A Simple QuickCheck Property

Frege comes with a testing facility that enables property-based testing.
Let’s have a first glance on what we can do with it.

In the post "A magical trick" we worked with these functions f and g.

f :: [a] -> [a]  -- we should think of any such function
f  = reverse     -- that was our pick

g :: Int -> String
g x = show x ++ show x ++ show x

We found that we can freely choose between

map g (f [1, 2, 3])

and

f (map g [1, 2, 3])

to arrive at the same result.

In other words, we found a property (I prefer the term invariant) that we can test.

For the JUnit folks

If you come from a JUnit background, your current consideration is most likely "which test cases will we supply?"
And the answer is "we don’t care. We will let the tool pick from the domain - randomly!"

This sounded totally silly to me when I first encountered it. But there is actually some benefit to it and - don’t be afraid - one can still do single, hard-coded test cases to e.g. cover the corner cases.

Here is how we can define a property in Frege with QuickCheck:

import frege.test.QuickCheck

commutativity xs = property ( map g (f xs) == f (map g xs) )

Having defined this property, we can quickly check whether it holds:

quickCheck commutativity

Which yields us

+++ OK, passed 100 tests.

That is seriously surprising! How could QuickCheck possibly know what test data to generate for the 100 tests? We did not even tell it the argument type!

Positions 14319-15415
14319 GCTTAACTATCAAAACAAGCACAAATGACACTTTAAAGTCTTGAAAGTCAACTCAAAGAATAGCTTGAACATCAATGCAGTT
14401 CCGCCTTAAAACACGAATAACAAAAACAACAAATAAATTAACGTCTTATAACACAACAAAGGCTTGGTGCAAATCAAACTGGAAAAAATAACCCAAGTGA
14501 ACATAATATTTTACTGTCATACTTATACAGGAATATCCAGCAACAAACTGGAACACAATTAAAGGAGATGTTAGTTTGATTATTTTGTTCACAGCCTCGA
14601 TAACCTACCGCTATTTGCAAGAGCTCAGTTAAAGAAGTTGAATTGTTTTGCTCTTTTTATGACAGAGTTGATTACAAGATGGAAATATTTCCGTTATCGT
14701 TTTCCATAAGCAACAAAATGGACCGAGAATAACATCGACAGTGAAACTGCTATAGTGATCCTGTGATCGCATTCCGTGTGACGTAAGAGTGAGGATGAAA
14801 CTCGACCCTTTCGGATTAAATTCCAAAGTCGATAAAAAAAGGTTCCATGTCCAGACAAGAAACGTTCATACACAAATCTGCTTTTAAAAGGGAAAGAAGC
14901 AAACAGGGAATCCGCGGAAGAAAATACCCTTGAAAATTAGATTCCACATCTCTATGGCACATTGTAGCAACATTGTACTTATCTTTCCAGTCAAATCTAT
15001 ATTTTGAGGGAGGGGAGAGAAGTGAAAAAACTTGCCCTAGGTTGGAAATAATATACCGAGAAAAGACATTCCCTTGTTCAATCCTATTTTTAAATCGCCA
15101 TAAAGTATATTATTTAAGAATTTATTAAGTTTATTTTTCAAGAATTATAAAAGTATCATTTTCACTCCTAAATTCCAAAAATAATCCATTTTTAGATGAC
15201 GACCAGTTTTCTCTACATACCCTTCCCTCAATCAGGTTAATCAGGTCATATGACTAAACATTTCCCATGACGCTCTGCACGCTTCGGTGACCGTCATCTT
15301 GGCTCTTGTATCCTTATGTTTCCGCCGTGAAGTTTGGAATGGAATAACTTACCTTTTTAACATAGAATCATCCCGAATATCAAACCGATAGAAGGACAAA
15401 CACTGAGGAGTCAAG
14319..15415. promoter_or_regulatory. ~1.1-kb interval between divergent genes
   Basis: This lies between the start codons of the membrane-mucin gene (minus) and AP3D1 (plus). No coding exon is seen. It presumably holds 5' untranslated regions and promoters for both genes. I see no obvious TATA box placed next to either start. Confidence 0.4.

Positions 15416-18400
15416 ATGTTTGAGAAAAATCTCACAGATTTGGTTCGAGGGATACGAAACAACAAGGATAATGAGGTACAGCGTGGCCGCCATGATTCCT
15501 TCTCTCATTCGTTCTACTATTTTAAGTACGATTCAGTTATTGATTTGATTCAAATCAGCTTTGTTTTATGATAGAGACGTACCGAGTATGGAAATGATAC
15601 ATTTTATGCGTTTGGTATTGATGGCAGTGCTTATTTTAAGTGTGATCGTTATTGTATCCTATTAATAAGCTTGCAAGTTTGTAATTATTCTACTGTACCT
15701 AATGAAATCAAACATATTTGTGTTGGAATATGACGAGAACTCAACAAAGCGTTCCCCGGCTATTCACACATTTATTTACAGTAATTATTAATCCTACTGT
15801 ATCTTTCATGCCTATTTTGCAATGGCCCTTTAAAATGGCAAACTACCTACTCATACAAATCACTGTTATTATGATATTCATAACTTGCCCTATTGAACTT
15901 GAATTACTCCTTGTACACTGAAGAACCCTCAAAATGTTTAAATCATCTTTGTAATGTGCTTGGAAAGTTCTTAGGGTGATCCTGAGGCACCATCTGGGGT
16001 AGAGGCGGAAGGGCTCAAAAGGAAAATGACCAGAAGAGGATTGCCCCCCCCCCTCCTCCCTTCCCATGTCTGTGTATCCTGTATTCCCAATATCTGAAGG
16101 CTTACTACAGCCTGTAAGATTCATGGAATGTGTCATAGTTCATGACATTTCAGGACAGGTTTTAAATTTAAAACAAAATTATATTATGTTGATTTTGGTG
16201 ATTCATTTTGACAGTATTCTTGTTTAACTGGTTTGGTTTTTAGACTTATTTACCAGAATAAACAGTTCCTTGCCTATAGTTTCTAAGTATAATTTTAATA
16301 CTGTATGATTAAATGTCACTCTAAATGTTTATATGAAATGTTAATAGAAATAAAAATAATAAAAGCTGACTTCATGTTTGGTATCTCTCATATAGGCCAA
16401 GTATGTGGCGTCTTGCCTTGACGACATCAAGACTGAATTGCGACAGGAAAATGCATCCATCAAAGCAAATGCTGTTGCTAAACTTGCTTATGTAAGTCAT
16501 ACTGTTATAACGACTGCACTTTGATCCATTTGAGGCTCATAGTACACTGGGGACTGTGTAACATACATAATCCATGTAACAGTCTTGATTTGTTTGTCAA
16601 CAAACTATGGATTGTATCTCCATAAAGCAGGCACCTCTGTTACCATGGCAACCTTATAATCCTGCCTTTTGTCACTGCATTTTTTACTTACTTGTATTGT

The clever Frege type inference comes into play here.

To see the inferred type of commutativity we can ask the REPL:

:t commutativity
[Int] -> Bool

Let’s follow through what the Frege type inference engine must have considered:

The function g takes an Int argument and the argument to map g must be a list of the arguments to g, therefore, xs can only be a list of Int values. Furthermore, f works on a list of any types and thus imposes no further restrictions.

There is some reasonably advanced thinking involved to arrive at the same conclusion that Frege infers at compile time.

Knowing that xs is of type [Int], quickCheck can ask the list type to produce arbitrary values of itself (in various sizes), while lists in turn ask Int to also produce arbitrary Int values. This works in a type-safe manner since both List and Int are instances of the Arbitrary typeclass: they belong to the class of types that know how to generate arbitrary values of their type.

We haven’t talked about the function property, yet. What is that for? Well, while the test above runs perfectly well without it, there is value in wrapping the boolean expression in a Property type. One benefit is that the QuickCheck tool can scan for all functions of that type and run them all at once without resorting to any conventions like "must start with prop_" or so.

More Examples

We claimed that we can choose any functions f and g that satisfy our types. Try a few and do you very best to break the invariant! Honestly, do it! You will learn something.

Hint: When you try with infinite lists or functions g that have a side-effect, you will run into issues with checking for equality. Reading the paper below may help, then.

There is so much more to say about QuickCheck. We will do so in future posts.

References

Koen Claessen, John Hughes

QuickCheck: A Lightweight Tool for Random Testing of Haskell Programs http://www.eecs.northwestern.edu/~robby/courses/395-495-2009-fall/quick.pdf

The tool

https://github.com/Frege/frege/wiki/Getting-Started#quickcheck

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